Another journalist of the 24-hour news channel could not restrain his enthusiasm: “We will all remember this spectacular image of Emmanuel Macron on a military vehicle.”

This type of militarist delirium is the product of a bankrupt social order. After decades of austerity, the capitalist class has nothing to offer to the workers and feels surrounded on all sides by crises for which it has no solution. The “Republican salute” Macron gave to Le Pen, the political descendant of the Nazi-collaborationist Vichy regime, in his victory speech on election night reveals not only the frame of mind of French ruling circles, but the type of police state regime Macron intends to set up.

If journalists put forth visions of Macron as a king miraculously curing France of scrofula, it is because the ruling class knows it has no solution to the social crisis and is itself desperately looking for some sort of miracle that will make Hollande’s right-wing, free-market agenda popular.

The election of Macron—Hollande’s former economy minister, who never won elected office before becoming president of France—cannot, however, overcome the crisis of capitalism. It will solve nothing. By extending Hollande’s discredited policy agenda, which only intensified war, unemployment and the refugee crisis, the French and European bourgeoisie will only intensify under Macron the crises they could not resolve under Hollande.

Macron is flying to Berlin today to deal with the explosive conflicts over financial policy that are tearing apart the euro zone, and, in particular, its Franco-German axis. After naming his prime minister today and the ministerial cabinet tomorrow, Macron will travel at the end of the week to Mali, a country devastated by a neocolonial war launched by Hollande in the aftermath of NATO’s imperialist war in Libya in 2011.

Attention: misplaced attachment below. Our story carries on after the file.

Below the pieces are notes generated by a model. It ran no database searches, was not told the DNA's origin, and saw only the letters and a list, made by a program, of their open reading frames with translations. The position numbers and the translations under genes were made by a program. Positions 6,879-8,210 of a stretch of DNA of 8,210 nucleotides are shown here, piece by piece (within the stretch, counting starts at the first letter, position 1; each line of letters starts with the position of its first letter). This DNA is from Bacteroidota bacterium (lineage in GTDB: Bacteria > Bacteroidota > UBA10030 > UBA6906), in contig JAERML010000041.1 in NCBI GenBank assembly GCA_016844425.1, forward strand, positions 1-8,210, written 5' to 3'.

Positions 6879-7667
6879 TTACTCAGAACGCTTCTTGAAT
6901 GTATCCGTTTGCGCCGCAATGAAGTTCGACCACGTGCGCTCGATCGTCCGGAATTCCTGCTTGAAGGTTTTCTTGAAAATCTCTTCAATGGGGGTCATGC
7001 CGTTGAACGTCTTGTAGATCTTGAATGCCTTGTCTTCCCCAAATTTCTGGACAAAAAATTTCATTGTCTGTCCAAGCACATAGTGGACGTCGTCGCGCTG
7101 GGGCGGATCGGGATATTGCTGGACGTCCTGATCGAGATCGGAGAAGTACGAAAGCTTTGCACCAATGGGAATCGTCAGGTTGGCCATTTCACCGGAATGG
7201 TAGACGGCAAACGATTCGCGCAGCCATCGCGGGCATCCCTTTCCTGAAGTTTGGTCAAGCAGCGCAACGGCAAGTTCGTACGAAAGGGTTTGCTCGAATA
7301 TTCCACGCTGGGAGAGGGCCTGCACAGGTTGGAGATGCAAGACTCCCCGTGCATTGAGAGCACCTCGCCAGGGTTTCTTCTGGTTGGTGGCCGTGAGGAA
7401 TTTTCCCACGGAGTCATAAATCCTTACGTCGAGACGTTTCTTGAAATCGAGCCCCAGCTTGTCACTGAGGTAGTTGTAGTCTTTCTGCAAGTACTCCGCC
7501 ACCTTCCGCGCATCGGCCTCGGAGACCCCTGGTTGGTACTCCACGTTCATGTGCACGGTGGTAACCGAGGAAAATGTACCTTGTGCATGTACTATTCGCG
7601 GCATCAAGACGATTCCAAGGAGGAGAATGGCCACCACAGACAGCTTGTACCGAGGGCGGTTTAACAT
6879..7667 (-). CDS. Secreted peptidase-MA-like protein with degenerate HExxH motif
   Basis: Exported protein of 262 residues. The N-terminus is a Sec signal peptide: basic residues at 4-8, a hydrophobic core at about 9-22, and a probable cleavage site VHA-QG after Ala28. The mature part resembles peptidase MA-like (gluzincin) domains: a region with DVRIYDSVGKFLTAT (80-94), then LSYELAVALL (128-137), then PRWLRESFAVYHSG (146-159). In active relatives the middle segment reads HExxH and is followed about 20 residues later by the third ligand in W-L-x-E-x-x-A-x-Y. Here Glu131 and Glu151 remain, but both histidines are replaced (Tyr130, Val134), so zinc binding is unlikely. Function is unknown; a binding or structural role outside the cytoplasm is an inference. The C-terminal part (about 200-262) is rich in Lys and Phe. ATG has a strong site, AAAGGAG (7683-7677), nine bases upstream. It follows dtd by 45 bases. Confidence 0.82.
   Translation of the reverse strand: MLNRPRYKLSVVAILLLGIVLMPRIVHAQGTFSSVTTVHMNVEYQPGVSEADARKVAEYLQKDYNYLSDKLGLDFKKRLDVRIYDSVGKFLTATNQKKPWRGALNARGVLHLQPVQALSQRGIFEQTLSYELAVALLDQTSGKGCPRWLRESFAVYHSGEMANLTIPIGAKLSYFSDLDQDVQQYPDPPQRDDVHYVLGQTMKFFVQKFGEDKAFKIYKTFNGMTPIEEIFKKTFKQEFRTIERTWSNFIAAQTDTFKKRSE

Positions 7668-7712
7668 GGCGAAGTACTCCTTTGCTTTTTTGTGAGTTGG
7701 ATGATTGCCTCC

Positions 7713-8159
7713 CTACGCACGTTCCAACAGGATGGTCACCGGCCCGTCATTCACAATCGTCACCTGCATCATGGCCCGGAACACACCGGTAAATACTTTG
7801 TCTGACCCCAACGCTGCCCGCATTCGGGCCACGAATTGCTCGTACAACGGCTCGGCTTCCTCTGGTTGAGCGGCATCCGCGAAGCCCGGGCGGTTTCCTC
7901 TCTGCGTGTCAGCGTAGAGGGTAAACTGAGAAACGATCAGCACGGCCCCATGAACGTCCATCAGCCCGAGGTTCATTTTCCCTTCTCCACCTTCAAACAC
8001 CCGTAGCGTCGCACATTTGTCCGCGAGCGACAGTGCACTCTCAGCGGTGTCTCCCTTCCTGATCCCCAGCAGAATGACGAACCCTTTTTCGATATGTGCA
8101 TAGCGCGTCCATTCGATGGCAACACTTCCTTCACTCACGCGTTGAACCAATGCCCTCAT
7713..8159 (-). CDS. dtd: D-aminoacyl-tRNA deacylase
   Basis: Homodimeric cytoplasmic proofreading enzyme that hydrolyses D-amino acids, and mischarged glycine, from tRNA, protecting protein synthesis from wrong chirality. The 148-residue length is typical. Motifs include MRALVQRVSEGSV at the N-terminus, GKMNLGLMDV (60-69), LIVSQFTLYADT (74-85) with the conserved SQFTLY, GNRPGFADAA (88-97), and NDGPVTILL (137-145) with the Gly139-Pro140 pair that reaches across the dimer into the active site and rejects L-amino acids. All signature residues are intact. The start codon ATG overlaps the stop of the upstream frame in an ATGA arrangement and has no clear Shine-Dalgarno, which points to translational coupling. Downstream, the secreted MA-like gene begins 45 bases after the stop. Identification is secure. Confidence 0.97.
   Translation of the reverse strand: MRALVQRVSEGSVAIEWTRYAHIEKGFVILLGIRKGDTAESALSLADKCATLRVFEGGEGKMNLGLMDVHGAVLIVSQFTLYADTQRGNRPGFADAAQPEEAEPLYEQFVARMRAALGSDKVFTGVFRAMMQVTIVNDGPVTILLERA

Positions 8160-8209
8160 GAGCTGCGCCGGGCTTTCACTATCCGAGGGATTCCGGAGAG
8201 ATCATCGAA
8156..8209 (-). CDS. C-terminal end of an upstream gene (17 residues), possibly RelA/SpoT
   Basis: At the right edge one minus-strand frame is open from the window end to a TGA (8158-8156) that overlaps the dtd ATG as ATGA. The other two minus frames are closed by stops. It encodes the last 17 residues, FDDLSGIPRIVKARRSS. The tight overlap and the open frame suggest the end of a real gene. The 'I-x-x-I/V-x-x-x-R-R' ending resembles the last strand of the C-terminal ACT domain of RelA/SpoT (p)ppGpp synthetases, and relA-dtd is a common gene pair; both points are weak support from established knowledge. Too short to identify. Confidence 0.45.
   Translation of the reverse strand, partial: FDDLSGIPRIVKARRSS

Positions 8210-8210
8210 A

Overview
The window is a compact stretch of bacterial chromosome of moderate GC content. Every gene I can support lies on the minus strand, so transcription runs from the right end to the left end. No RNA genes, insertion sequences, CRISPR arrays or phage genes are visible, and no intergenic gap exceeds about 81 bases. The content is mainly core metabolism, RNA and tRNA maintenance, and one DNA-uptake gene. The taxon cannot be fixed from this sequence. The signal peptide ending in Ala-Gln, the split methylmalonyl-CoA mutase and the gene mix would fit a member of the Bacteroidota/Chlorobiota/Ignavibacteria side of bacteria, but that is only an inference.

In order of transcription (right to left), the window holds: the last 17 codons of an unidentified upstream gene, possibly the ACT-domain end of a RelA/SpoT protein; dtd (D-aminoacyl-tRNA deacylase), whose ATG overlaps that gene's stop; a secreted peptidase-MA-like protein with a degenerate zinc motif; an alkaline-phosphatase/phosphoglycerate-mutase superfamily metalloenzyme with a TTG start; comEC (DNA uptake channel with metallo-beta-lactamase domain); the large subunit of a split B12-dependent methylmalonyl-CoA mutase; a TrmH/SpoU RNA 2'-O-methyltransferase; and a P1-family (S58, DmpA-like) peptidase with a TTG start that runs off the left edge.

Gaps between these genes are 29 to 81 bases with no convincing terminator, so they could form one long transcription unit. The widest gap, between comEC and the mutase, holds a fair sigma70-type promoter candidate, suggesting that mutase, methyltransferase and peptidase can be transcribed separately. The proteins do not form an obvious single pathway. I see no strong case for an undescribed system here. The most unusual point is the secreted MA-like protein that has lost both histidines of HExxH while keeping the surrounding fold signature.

Macron named Philippe Etienne, a former French ambassador to Germany and then Russia, to the influential position of the Elysée’s diplomatic councilor. This underscores the importance for Paris of the European crisis where, as Hollande admitted after NATO’s decision to topple a pro-Russian government in Ukraine with a fascist putsch, there is the danger of “total war” with Russia, the world’s second-largest nuclear power. However, Macron is proposing a major military escalation, increasing military spending to 2 percent of GDP and bringing back the draft.

What will emerge in France and internationally is a collision of revolutionary dimensions between the working class and a ruling elite set on a policy of war and dictatorship. Four million voters in France spoiled their ballots or submitted blank ballots out of opposition to both candidates, and 70 percent of the population opposed the PS’s labor law when it was rammed through last year in the face of mass protests.

The day after his inauguration at the Elysée palace, French President Emmanuel Macron chose a right-wing graduate of the elite National Administration School (ENA) as prime minister, before flying to Berlin to meet with German Chancellor Angela Merkel: here.

Yesterday afternoon, newly-elected French President Emmanuel Macron suddenly delayed the announcement of his initial ministerial cabinet, which will be subject to parliamentary approval after the June 11 and 18 legislative elections. The cabinet is to be announced today at 3 p.m. Paris time, with a delay of 24 hours, after verification of future ministers’ tax status and potential conflicts of interest: here.


31 thoughts on “Macron names right-winger French Prime Minister

  1. Tuesday 16th May 2017

    posted by Morning Star in World

    NEW French President Emmanuel Macron named conservative Republicans party MP Edouard Philippe as prime minister yesterday ahead of a meeting with German Chancellor Angela Merkel.

    Mr Macron, a former finance minister under Socialist president Francois Hollande, then flew to Berlin to meet Ms Merkel.

    Asked if she would tell him to impose further labour “reforms,” Ms Merkel pleaded: “I am the last person who is going to come and say what France has to do.”

    Left-wing France Unbowed alliance leader Jean-Luc Melenchon said: “The right has just been annexed, with a prime minister taken from its ranks, from the Republicans.

    “Don’t give full powers to Mr Macron and his prime minister,” he warned.

    Short-lived Socialist caretaker PM Bernard Cazeneuve rolled out the red carpet for his successor.


  2. Tuesday 16th May 2017

    posted by Morning Star in Editorial